EU to suspend tariffs, VAT on medical equipment to fight Covid-19

31 Mar 2020 7:46 pm by Joanna Sopinska

The European Commission is planning to temporarily suspend tariffs and value-added tax on imported protective medical equipment in response to the worsening Covid-19 crisis, MLex has learned.

The EU-wide relief will apply retroactively and cover a range of essential medical products such as protective masks and personal garments.

The move comes after several EU governments asked the commission to authorize the suspension of both levies at the national level.

“The Commission stands ready to examine within the briefest delay the requests aimed at making the importation of items for disaster victims free of customs duties and VAT,” according to a letter sent last week from the commission’s tax department to EU and UK customs authorities, seen by MLex.

EU customs authorizes have already been informed by the commission that they can use the flexibilities in the EU’s customs code to suspend collecting tariffs and VAT on critical imported goods on a case-by-case basis, the letter says.

The commission now plans to issue guidelines to EU governments on extending the timeframe for these looser customs procedures.

“The note will also include some suggestions to facilitate the import of medical equipment,” the letter says.

Tariffs

EU import duties on medical devices used to combat the coronavirus pandemic range from zero percent on ventilators to 12 percent on certain personal protective garments. This is significantly lower than the bloc’s average VAT rate of 21 percent.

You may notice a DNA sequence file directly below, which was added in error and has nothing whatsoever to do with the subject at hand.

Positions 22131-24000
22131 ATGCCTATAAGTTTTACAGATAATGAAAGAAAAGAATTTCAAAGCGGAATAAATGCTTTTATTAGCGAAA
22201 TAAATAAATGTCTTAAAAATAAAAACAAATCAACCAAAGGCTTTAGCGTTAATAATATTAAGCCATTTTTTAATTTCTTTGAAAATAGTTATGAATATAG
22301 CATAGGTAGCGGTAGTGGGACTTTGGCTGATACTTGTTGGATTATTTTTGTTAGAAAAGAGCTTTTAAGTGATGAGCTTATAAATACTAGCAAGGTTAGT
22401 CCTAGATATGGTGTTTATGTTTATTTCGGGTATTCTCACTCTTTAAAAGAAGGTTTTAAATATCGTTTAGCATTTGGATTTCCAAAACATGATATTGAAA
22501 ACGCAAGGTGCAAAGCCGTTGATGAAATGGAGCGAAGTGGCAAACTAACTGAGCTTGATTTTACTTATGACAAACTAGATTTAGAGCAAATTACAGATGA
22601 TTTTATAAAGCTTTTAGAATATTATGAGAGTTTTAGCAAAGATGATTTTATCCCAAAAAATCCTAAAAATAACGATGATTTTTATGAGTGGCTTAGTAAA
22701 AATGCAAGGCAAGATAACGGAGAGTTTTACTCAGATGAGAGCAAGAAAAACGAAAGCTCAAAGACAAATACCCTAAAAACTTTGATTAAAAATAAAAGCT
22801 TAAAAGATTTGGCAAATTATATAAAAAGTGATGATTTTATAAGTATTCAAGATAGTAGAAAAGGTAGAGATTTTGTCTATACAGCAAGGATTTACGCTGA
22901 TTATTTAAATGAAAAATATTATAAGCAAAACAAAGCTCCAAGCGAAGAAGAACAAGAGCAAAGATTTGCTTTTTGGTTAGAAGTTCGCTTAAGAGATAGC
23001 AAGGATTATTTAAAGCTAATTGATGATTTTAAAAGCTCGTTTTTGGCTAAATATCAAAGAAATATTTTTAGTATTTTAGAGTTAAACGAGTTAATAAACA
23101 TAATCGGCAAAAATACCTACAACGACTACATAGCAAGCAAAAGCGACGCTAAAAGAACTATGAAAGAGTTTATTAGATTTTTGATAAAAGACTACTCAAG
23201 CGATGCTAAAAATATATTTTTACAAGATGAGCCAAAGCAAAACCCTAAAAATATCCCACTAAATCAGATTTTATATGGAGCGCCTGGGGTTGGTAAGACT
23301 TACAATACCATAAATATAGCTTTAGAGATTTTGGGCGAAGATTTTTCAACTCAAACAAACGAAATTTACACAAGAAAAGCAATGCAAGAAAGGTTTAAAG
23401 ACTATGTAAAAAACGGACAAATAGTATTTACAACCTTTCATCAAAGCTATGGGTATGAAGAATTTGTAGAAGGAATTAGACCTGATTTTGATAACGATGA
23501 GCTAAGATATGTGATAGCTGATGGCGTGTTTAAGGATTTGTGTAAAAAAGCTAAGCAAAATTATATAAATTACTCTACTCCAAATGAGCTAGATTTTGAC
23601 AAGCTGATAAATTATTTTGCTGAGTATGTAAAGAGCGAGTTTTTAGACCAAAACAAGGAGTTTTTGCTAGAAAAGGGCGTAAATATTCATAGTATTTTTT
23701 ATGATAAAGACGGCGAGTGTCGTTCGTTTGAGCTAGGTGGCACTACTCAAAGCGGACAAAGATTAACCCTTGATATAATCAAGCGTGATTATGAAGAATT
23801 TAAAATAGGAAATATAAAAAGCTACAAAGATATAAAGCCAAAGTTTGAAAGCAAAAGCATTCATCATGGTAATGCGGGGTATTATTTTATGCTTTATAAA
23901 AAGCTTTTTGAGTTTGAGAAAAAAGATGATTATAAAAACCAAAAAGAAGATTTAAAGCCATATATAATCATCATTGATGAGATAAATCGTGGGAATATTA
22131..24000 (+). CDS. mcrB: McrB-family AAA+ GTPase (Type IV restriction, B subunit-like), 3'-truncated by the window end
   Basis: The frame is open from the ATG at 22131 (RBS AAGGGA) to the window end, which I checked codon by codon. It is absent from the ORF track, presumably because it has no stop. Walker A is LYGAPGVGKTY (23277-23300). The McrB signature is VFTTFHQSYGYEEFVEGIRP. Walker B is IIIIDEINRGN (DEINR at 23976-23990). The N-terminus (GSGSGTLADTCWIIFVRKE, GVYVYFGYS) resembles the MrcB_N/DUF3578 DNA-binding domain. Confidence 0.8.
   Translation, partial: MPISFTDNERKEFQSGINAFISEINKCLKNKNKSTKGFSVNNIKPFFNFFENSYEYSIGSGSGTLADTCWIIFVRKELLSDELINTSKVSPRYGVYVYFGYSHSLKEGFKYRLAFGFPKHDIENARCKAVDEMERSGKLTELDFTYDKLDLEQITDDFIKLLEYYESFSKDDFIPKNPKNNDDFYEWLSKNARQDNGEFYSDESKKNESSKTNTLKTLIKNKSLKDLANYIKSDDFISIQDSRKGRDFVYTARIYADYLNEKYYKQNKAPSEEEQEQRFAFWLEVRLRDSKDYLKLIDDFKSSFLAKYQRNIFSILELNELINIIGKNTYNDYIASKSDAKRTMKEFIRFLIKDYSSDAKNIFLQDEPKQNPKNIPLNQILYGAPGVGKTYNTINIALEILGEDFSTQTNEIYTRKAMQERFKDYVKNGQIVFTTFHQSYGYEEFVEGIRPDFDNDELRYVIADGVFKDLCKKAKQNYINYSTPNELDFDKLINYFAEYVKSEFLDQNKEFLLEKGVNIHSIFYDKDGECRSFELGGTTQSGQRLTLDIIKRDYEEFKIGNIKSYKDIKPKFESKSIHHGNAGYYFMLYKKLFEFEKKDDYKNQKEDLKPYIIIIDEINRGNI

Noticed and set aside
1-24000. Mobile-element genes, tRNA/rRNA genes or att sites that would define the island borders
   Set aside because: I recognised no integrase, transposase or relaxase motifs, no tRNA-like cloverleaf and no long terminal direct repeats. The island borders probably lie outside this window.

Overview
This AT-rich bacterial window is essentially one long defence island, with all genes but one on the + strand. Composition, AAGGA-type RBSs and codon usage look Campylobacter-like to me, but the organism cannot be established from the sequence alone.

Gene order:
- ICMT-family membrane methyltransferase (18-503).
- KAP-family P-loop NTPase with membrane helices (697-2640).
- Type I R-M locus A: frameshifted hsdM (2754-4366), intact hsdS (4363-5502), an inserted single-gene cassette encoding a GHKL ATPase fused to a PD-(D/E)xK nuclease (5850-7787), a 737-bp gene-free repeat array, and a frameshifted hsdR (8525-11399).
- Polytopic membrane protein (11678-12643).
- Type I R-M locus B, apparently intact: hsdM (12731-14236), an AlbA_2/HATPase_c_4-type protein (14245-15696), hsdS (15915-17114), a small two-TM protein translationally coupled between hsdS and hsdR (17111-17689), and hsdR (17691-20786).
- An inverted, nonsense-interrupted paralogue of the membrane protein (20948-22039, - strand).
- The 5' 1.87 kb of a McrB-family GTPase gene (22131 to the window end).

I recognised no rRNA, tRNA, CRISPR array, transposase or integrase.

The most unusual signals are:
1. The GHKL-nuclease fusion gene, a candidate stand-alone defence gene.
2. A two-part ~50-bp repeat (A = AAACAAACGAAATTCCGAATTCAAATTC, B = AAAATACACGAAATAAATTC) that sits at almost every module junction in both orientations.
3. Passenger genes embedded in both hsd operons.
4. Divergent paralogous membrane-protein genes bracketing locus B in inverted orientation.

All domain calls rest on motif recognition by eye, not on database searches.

The bloc imposes, for example, a tariff of 2.9 percent on protective glasses and of 6.5 percent on gloves imported from countries with which it has no trade deal.

In addition, EU production of such equipment is concentrated in four countries ― the Czech Republic, France, Germany and Poland ― which leaves other countries vulnerable to shortages.

The relief plans come after the EU attracted strong criticism from trade experts for introducing an “export authorization mechanism” for protective medical equipment to prevent its outflow from the bloc.

Trade experts have described the measure as harmful, recommending that the EU and governments outside of the bloc should instead temporarily lift import tariffs on medical equipment — an approach recently taken by Brazil — to boost production and trade flows.

Brazil said it would cut to zero the import tariffs on medical products used in the fight against the virus, as well as temporarily exempt local medical production from a federal tax on these products.

The EU’s planned VAT suspension is aimed at making the relief mechanism more effective, MLex understands.

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